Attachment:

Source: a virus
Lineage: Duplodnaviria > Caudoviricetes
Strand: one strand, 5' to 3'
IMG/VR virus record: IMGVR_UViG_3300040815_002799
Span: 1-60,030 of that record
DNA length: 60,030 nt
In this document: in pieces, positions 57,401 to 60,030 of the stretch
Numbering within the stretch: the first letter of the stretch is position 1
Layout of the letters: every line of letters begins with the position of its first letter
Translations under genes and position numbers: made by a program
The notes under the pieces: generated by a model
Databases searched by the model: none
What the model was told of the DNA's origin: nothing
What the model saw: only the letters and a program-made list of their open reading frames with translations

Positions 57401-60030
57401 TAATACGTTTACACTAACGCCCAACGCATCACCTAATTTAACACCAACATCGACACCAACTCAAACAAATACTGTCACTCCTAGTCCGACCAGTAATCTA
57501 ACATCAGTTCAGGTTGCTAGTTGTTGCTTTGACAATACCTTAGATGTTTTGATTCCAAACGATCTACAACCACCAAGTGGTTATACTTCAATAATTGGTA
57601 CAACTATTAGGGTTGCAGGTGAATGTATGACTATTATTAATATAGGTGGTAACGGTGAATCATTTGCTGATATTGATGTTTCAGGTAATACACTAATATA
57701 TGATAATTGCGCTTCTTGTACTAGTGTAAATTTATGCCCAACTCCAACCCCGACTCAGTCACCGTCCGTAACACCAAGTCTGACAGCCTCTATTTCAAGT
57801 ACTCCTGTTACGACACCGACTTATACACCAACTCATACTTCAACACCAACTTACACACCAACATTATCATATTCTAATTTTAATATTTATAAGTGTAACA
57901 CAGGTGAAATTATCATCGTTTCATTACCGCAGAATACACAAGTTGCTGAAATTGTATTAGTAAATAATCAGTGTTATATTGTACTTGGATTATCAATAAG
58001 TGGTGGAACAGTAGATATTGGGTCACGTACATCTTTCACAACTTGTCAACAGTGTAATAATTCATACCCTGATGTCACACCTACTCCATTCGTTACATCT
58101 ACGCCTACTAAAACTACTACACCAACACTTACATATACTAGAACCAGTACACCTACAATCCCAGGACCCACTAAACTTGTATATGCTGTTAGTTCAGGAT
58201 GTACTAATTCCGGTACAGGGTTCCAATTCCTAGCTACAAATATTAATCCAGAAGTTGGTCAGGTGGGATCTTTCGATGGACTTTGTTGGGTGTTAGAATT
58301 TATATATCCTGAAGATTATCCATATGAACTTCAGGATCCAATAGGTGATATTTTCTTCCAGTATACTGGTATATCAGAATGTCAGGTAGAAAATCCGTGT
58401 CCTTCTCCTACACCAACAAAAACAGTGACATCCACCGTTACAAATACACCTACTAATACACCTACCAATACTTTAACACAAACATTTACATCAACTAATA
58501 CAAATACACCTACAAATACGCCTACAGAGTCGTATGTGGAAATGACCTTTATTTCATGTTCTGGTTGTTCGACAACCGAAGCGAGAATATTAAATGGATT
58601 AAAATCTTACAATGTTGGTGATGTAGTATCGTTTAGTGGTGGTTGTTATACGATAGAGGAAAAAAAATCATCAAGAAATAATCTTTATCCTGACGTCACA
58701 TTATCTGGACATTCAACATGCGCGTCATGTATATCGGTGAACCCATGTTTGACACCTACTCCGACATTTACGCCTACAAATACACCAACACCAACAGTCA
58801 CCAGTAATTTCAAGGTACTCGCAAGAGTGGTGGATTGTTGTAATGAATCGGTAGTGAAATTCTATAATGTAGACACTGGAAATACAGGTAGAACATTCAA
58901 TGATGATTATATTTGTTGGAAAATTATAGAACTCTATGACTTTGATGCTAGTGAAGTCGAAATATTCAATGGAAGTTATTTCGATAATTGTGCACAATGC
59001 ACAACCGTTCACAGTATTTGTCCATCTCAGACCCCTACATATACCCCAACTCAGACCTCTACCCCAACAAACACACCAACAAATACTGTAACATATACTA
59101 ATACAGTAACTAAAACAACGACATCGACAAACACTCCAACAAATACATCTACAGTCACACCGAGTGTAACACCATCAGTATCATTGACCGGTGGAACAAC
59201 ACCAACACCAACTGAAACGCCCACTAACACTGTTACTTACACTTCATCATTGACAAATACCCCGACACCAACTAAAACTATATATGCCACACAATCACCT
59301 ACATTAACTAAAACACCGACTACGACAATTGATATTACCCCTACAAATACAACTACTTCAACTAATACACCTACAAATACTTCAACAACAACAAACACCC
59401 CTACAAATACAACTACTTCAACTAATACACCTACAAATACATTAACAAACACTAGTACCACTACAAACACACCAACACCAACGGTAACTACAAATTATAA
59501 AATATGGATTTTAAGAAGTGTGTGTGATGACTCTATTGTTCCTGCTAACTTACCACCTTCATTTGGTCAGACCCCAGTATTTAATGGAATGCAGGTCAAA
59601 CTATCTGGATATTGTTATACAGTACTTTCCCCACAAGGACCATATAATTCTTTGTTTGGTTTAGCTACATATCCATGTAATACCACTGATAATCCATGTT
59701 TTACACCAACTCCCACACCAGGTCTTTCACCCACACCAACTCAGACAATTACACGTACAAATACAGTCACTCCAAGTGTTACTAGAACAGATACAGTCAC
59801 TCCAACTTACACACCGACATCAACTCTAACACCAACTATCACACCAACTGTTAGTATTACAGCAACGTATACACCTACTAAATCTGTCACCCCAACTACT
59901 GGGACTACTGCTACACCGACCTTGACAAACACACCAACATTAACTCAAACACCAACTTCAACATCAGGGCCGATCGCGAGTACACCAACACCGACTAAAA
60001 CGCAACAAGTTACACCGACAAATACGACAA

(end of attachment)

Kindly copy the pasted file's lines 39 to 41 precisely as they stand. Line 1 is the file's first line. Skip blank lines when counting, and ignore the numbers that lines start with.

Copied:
59701 TTACACCAACTCCCACACCAGGTCTTTCACCCACACCAACTCAGACAATTACACGTACAAATACAGTCACTCCAAGTGTTACTAGAACAGATACAGTCAC
59801 TCCAACTTACACACCGACATCAACTCTAACACCAACTATCACACCAACTGTTAGTATTACAGCAACGTATACACCTACTAAATCTGTCACCCCAACTACT
59901 GGGACTACTGCTACACCGACCTTGACAAACACACCAACATTAACTCAAACACCAACTTCAACATCAGGGCCGATCGCGAGTACACCAACACCGACTAAAA